Mammary Paget Disease Clinical Presentation

Updated: Apr 07, 2021
  • Author: Robert A Schwartz, MD, MPH; Chief Editor: Dirk M Elston, MD  more...
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Patients with mammary Paget disease (PD) present with a relatively long history of an eczematous skin lesion or persistent dermatitis in the nipple and adjacent areas. [18] Eczematous skin lesions are associated with several symptoms, including the following [19] :

  • Erythema

  • Scaling

  • Itching

  • Burning sensation

  • Ulceration

  • Oozing with serosanguineous discharge

  • Bleeding

  • Some combination of the above symptoms

Early symptoms and signs of mammary PD include the following:

  • Excoriation from itching

  • Resolution and recurrence of small vesicles within the skin lesion

Symptoms of pain, itching, and a burning sensation prompt patients to seek medical attention.


Physical Examination

Scaly, erythematous, crusty, and thickened plaques on the nipple, spreading to the surrounding areolar areas, are typical (see the images below). Axillary PD can arise from underlying axillary accessory breast tissue. [20]

Biopsy-proven Paget disease involving nipple of 56 Biopsy-proven Paget disease involving nipple of 56-year-old woman. Patient noted erythematous, swollen, enlarged nipple with focal ulceration and oozing; occasional serosanguineous discharge and bleeding were present. Patient was later found to have palpable breast mass and mammography results positive for subareolar microcalcification; no auxiliary lymphadenopathy was found. Patient was treated by simple mastectomy. At 5-year follow-up, she was alive, without recurrent or metastatic tumor.
Mammary Paget disease (PD) affecting 48-year-old w Mammary Paget disease (PD) affecting 48-year-old woman. Patient had experienced prolonged history of chronic eczematous dermatitis of nipple and areolar area for several years. Lesion did not respond to topical treatment, and it progressively distorted nipple with expansion into surrounding skin. Note markedly scaly, crusted, and deformed nipple with thickened, irregularly outlined adjacent nipple-areola complex. Excisional biopsy confirmed diagnosis of mammary PD. Patient developed infiltrating ductal carcinoma of underlying breast tissue with axillary lymph metastasis. She was treated by mastectomy and radiation. No metastatic tumor was noted in axillary lymph node. Patient was alive and well 3 years after treatment.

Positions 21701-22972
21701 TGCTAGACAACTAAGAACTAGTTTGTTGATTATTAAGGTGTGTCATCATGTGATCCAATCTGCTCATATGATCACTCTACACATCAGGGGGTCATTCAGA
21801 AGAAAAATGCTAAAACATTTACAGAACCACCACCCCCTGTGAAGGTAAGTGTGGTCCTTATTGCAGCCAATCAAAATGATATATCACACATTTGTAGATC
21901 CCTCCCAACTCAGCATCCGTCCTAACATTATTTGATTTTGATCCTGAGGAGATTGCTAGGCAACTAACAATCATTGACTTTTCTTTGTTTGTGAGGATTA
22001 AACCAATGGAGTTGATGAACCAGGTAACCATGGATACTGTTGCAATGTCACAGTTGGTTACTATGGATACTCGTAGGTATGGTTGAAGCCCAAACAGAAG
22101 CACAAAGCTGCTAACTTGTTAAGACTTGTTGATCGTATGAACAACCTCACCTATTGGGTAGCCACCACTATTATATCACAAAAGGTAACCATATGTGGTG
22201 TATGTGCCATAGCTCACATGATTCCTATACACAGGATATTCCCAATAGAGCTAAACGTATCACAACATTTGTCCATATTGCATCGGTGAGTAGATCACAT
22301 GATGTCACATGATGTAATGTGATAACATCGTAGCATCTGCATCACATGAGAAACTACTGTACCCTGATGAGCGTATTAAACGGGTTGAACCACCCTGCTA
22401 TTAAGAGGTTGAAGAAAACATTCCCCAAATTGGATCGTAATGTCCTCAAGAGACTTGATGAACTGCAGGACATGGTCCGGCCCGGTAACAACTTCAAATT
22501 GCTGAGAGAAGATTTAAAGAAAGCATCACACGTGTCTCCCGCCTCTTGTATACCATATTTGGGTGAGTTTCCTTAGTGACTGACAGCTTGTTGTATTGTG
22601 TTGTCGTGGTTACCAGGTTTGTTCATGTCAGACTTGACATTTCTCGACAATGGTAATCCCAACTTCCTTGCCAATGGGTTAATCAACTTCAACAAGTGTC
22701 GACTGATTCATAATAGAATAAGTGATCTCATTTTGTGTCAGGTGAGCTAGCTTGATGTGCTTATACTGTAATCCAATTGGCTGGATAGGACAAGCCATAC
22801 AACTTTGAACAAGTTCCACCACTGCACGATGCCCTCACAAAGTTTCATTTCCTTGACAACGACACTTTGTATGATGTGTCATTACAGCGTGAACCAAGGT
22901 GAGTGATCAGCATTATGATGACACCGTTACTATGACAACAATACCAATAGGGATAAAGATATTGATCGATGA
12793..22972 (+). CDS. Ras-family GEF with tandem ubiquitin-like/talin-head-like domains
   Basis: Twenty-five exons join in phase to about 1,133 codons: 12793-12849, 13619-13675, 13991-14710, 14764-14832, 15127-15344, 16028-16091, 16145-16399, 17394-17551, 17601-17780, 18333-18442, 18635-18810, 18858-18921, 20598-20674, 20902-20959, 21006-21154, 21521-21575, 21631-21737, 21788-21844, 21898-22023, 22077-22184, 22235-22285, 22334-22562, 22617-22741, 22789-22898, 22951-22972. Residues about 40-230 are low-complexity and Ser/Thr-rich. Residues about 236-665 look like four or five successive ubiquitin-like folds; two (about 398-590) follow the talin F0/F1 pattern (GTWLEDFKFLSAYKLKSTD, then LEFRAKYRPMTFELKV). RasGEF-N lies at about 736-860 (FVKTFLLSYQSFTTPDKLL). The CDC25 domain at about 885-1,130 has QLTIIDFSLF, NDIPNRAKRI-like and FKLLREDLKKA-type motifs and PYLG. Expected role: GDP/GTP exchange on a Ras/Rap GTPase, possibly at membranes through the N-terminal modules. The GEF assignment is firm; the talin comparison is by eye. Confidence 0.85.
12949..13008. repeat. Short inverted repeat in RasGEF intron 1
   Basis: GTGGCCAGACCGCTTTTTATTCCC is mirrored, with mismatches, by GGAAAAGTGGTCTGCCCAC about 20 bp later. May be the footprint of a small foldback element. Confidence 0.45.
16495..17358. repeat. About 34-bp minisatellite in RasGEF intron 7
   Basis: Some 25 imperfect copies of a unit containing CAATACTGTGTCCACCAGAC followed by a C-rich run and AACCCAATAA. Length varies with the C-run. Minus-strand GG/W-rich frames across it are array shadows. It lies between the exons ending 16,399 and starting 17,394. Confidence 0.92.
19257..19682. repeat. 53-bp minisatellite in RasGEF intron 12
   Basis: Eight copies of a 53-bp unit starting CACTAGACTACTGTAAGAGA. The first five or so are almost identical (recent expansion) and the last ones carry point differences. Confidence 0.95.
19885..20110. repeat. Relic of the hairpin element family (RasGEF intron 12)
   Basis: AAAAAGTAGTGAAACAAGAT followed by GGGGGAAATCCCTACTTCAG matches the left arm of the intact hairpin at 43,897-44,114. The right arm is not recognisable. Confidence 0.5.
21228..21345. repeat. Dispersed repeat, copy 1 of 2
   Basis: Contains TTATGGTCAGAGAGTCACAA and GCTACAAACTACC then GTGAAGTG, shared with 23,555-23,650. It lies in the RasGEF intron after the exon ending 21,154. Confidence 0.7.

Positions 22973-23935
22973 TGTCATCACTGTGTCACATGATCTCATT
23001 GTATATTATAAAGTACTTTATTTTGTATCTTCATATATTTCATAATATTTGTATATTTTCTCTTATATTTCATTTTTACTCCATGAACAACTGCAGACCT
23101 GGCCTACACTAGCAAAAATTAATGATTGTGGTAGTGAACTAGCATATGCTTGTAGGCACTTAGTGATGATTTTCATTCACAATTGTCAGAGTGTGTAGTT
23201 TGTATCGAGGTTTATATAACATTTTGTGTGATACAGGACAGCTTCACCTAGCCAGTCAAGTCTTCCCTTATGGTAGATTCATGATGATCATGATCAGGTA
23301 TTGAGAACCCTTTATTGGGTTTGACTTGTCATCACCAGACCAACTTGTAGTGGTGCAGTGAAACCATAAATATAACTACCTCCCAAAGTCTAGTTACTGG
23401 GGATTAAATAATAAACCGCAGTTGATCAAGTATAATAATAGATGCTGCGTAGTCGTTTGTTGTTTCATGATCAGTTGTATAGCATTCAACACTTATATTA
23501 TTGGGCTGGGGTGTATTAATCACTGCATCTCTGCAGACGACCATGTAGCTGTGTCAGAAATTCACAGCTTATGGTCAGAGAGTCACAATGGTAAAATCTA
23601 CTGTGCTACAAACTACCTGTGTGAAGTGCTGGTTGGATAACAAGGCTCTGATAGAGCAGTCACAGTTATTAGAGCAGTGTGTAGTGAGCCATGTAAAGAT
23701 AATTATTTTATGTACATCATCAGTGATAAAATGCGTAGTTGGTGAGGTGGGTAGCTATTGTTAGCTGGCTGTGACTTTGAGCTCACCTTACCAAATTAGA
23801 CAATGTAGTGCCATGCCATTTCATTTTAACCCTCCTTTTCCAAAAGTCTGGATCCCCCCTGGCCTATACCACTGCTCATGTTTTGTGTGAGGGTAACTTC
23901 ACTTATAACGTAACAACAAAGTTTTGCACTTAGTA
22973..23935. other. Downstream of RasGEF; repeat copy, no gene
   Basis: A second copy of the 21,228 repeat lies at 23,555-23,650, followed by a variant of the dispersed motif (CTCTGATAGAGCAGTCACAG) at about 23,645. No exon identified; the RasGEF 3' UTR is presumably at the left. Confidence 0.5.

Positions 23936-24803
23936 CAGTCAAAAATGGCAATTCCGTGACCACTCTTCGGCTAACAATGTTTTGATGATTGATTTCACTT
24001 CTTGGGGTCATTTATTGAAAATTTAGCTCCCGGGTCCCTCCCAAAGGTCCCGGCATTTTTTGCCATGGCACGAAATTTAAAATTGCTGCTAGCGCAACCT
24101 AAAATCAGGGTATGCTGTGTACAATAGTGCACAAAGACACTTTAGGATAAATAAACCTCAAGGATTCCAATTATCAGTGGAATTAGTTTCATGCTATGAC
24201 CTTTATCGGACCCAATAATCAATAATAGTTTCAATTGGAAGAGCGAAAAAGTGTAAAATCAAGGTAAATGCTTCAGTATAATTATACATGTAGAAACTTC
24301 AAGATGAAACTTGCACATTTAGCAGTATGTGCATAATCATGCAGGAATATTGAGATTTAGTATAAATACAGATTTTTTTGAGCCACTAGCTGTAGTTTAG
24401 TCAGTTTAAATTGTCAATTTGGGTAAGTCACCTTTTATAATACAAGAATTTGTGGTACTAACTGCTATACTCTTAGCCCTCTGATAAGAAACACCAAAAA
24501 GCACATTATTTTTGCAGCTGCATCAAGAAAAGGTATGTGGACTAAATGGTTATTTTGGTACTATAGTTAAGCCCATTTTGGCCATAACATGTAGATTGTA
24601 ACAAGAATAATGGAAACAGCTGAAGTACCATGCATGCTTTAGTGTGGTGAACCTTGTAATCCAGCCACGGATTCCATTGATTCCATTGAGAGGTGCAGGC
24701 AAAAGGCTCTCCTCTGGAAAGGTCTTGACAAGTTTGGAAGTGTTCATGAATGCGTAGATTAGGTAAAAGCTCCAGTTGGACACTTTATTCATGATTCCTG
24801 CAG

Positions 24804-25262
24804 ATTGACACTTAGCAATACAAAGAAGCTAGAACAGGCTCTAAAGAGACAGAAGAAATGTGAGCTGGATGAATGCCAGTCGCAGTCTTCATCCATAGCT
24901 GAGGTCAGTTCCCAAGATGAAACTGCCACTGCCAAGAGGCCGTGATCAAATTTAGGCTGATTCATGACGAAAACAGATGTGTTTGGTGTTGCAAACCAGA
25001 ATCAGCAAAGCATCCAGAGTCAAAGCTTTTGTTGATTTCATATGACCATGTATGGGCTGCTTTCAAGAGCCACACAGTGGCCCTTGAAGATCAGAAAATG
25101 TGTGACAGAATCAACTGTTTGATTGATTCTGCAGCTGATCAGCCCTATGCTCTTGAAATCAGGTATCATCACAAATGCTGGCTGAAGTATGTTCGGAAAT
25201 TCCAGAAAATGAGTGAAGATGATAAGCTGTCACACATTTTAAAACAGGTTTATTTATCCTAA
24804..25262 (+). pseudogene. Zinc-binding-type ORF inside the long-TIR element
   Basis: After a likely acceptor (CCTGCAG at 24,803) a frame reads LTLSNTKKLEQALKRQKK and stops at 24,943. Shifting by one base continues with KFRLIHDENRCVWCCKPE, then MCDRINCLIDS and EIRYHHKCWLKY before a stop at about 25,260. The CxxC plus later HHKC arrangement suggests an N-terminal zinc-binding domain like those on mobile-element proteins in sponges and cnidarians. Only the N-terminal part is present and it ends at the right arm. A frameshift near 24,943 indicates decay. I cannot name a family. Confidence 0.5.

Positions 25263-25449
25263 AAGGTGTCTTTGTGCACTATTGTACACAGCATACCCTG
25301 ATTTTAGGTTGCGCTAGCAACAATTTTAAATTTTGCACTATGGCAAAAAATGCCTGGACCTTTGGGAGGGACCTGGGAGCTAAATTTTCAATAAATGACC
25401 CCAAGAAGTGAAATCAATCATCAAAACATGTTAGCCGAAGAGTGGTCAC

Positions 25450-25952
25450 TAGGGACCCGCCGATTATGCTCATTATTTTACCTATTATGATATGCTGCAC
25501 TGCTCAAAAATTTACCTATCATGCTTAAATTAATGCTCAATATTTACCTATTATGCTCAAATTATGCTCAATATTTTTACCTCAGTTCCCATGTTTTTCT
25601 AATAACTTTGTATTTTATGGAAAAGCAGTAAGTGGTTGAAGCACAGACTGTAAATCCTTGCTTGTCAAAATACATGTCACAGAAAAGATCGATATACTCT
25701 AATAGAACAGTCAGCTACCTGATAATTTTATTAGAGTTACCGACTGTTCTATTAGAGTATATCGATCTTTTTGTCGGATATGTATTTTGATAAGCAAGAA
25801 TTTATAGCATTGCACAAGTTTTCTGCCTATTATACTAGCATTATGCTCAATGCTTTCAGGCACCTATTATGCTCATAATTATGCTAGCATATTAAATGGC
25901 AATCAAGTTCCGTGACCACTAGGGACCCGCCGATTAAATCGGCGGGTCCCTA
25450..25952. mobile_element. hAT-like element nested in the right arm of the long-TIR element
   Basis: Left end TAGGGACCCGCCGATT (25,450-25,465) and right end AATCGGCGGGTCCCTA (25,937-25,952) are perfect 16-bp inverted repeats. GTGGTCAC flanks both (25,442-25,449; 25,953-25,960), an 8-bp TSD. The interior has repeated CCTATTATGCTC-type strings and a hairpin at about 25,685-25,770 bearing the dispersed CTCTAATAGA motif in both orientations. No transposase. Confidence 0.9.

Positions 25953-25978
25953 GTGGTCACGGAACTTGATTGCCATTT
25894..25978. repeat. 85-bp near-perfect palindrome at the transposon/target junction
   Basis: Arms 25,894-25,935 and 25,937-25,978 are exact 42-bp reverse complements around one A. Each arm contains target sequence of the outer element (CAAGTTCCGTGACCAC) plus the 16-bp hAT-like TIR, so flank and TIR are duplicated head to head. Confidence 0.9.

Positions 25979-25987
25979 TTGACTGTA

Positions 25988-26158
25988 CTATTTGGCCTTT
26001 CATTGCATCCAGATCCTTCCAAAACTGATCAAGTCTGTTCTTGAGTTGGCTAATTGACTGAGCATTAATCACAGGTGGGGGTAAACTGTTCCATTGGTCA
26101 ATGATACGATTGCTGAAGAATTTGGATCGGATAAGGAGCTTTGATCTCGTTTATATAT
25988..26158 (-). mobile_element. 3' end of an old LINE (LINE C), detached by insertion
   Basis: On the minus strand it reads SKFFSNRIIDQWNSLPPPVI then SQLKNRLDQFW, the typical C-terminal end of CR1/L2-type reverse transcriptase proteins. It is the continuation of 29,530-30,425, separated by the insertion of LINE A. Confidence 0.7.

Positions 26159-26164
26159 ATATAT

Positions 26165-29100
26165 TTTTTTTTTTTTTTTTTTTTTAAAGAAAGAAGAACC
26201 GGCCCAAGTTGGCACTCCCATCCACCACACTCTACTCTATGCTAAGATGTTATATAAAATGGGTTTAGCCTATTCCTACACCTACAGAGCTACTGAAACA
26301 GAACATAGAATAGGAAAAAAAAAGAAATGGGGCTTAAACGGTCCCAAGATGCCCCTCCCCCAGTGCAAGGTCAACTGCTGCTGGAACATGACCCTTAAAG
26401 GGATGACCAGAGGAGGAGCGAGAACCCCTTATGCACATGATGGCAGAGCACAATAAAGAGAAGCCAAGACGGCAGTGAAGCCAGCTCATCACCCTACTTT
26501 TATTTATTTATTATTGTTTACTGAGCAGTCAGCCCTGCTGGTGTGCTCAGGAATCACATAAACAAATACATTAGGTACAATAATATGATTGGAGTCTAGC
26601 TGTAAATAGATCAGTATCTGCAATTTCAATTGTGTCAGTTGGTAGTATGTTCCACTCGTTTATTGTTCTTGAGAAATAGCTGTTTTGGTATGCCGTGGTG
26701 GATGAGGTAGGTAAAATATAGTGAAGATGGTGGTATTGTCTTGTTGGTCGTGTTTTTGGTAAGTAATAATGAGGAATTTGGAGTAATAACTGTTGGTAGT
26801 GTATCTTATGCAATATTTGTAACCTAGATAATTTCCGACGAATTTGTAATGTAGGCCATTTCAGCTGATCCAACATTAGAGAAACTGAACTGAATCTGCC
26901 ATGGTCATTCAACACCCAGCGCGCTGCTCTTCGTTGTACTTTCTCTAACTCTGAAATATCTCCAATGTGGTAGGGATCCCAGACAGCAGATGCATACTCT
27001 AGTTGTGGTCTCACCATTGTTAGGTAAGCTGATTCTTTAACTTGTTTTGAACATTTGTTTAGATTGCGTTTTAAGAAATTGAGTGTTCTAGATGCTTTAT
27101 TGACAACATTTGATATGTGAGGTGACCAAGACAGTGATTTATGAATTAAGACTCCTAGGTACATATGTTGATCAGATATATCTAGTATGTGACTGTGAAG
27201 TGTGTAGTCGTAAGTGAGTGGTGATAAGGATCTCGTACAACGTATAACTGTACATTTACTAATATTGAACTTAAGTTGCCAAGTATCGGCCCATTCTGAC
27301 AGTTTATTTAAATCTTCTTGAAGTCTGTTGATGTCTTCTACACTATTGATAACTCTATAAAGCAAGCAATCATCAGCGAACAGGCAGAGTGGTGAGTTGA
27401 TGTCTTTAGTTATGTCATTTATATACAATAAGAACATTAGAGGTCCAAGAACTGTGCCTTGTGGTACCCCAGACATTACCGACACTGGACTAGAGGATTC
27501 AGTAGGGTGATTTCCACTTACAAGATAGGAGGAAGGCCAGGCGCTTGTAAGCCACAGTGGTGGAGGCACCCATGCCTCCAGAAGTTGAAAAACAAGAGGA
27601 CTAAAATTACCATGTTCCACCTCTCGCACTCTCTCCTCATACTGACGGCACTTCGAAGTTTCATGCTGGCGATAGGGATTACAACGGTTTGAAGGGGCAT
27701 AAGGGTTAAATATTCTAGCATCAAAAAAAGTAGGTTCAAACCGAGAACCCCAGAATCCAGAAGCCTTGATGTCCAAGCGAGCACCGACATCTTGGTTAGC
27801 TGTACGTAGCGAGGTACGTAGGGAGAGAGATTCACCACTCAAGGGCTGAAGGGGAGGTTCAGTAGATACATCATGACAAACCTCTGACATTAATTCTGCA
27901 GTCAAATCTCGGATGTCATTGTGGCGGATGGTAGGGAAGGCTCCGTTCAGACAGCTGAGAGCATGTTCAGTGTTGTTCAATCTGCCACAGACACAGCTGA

An erythematous patch in mammary PD is usually sharply demarcated and infiltrated (unlike eczematous dermatitis). Retraction of the nipple or the presence of palpable nodules indicates an underlying breast cancer. Serosanguineous discharge from the nipple may be present. Lesion size ranges from 3 mm to 15 cm in diameter; the mean size is 2.8 cm in diameter. Nipple invagination is sometimes seen (see the image below).

Nipple invagination, deformed nipple-areola comple Nipple invagination, deformed nipple-areola complex, marked erythema, and alternating hyperpigmentation and hypopigmentation noted in adjacent skin of breast in 65-year-old woman with biopsy-proven Paget disease. Note focal scaling of previous biopsy site. Nipple changes were associated with intraductal carcinoma of breast. Patient was treated by conservative excision of lesion and lumpectomy for in situ carcinoma. No recurrence or metastatic disease was noted at 6-year follow-up.

Nipple changes are associated with an underlying carcinoma of the breast (ie, in situ, infiltrating ductal carcinoma) in more than 98% of patients; as many as two thirds of patients have a palpable breast tumor.

Unilateral involvement is the rule; however, bilateral mammary PD has occasionally been reported. [21] Rare cases of female patients with PD of supernumerary nipples have been reported. [22]

Pigmented mammary PD and pigmented extramammary PD are rare clinical entities in both males and females. These diseases may mimic malignant melanoma both clinically and histopathologically. They may also mimic melanoma on dermatoscopic examination. [23] In pigmented lesions of PD, increased numbers of benign melanocytes are present, which may interfere with the correct diagnosis of PD, resulting in misinterpretation of this condition as malignant melanoma. [24]